The Responsorial Psalm tells us to insist: “I believe that I shall see the good things of the Lord in the land of
the living” (Psalm 27).
In Romans 14: 7-12 Paul uses the concept of stewardship to resolve the problem of judgmentalism within the Church. In his day the “judaizers” were condemning Gentile converts for accepting the freedom the Church gave them not to observe all the cultural prescriptions of the law of Moses (Acts 15:29). Paul took a firm but compassionate position:
Hence, as to the eating of food offered to idols, we know that ‘no idol in the world really exists,’ and that ‘there is no God but one’…. It is not everyone, however, who has this knowledge…. they still think of the food they eat as food offered to an idol [even though it was not, in fact, sacrificed to idols: 8:10]; and their conscience, being weak, is defiled…. Therefore, if food is a cause of their falling, I will never eat meat, so that I may not cause one of them to fall.” (1Corinthians 8: 4-13).
Paul condemned those on both sides who presumed to judge others. “Those who eat must not despise those who abstain, and those who abstain must not pass judgment on those who eat….” We are all servants and stewards of God. “We do not live to ourselves, and we do not die to ourselves [but] to the Lord…. So then, each of us will be accountable to God. “ He asks, “Who are you to pass judgment on servants of another? It is before their own lord that they stand or fall” (Romans 13: 3-4). Whether we are being judged or judgmental, we need to trust that the Lord will set all things right: “I believe that I shall see the good things of the Lord in the land of the living.”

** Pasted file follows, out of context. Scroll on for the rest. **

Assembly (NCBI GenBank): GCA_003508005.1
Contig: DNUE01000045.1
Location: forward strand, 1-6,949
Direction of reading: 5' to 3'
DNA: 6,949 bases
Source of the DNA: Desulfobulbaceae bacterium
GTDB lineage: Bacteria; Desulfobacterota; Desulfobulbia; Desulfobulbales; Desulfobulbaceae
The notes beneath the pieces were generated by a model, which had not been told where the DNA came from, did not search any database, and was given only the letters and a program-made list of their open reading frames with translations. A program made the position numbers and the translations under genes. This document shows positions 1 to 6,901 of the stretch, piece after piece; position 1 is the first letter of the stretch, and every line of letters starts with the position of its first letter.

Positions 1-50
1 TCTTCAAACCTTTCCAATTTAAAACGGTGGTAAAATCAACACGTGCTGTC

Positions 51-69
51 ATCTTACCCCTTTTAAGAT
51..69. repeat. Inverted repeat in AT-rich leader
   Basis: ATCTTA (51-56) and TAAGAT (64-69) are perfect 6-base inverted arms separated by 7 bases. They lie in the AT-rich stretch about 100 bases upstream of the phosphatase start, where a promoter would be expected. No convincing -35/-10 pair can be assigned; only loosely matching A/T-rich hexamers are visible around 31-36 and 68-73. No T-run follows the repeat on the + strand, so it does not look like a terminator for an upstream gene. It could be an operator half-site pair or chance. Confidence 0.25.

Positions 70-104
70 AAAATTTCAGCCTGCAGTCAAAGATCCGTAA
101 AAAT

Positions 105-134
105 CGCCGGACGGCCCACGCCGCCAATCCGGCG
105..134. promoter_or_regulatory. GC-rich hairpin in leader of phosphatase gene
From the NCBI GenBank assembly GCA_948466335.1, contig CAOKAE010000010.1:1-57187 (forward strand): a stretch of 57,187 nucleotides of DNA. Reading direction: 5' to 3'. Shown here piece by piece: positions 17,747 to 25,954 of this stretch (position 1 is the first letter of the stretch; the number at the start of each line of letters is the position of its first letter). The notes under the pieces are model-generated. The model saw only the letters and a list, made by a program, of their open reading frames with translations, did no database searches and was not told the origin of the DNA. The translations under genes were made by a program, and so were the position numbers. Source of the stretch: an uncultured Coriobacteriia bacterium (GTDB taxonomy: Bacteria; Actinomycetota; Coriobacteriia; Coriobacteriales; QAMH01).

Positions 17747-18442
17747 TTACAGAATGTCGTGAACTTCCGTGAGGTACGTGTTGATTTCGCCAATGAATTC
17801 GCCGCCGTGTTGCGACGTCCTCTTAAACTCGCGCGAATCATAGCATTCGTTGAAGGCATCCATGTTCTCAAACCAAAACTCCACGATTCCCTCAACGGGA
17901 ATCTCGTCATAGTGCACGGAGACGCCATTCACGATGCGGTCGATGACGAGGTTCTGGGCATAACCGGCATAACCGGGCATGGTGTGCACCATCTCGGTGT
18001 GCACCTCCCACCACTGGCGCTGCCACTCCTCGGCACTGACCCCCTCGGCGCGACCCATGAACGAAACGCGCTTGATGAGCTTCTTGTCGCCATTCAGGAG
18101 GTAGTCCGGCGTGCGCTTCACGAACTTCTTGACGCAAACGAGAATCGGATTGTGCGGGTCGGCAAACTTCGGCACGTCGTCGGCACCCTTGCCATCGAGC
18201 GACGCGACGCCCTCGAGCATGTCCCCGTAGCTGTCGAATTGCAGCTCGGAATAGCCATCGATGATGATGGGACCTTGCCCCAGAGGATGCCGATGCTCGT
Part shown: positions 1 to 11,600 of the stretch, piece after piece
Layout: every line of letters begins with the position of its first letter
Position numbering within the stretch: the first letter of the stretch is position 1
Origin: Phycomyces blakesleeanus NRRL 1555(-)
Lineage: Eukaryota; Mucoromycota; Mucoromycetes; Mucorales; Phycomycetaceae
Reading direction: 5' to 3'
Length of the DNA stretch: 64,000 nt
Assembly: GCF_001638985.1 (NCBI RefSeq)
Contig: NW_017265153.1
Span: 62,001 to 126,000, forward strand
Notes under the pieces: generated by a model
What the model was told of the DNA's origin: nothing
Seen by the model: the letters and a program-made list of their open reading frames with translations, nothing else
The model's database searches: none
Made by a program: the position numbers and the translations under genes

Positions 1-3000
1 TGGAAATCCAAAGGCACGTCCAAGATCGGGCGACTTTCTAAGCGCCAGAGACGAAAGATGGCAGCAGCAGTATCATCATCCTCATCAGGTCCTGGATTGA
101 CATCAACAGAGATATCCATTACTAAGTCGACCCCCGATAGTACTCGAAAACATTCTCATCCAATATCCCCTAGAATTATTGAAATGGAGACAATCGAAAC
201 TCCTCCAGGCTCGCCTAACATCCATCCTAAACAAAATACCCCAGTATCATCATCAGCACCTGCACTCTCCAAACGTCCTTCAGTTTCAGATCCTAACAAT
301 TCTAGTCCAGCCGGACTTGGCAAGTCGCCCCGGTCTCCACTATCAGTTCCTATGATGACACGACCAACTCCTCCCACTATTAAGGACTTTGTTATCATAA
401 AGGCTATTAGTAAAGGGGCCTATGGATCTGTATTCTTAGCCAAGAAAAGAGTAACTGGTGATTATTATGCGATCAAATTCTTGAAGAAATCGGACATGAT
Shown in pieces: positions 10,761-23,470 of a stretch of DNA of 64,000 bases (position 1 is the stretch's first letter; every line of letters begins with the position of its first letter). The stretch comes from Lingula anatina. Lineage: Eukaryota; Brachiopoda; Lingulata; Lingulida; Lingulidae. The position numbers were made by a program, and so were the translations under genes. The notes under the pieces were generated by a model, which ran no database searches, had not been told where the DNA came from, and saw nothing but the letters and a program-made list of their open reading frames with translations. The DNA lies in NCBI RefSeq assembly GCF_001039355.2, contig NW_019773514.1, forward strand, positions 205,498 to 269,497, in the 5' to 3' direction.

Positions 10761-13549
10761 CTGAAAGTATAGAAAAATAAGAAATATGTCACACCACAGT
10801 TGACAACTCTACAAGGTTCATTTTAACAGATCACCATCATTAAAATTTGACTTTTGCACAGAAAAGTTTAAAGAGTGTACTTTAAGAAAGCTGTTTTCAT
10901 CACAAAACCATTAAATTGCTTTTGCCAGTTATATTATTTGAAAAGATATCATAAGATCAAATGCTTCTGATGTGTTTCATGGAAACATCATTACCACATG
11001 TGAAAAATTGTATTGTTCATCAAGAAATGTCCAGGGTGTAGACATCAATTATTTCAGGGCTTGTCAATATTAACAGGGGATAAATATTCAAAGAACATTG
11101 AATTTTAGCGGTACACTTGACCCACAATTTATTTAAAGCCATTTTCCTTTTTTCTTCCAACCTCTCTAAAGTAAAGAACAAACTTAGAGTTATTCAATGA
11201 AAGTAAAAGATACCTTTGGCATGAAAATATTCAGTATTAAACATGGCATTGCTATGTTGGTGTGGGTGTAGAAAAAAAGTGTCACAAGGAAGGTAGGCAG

Luke 15: 1-10 shows us that Jesus’ concern is not to judge but to save. “Which one of you, having a hundred sheep and losing one of them, does not leave the ninety-nine in the wilderness and go after the one that is lost until he finds it?” As faithful stewards acting according to the mind and heart of our Lord, our concern is not to find fault, but to find ways to come to mutual understanding with those in the Church we disagree with. We “search carefully,” not only for the person we think is lost, but for the reason why that person thinks differently than we do. We listen. We respond sincerely to what we hear. And above all, before we discuss the issues, we “search carefully” for the experience of God we hold in common. We begin by sharing our spiritual experience; then we have a basis of unity from which we can discuss our intellectual disagreements. If we have enough trust to “believe we shall see the good things of the Lord in the land of the living,” we will in fact find the good in each other’s hearts.
Initiative: Be Christ’s steward. Have concern for unity with all his sheep.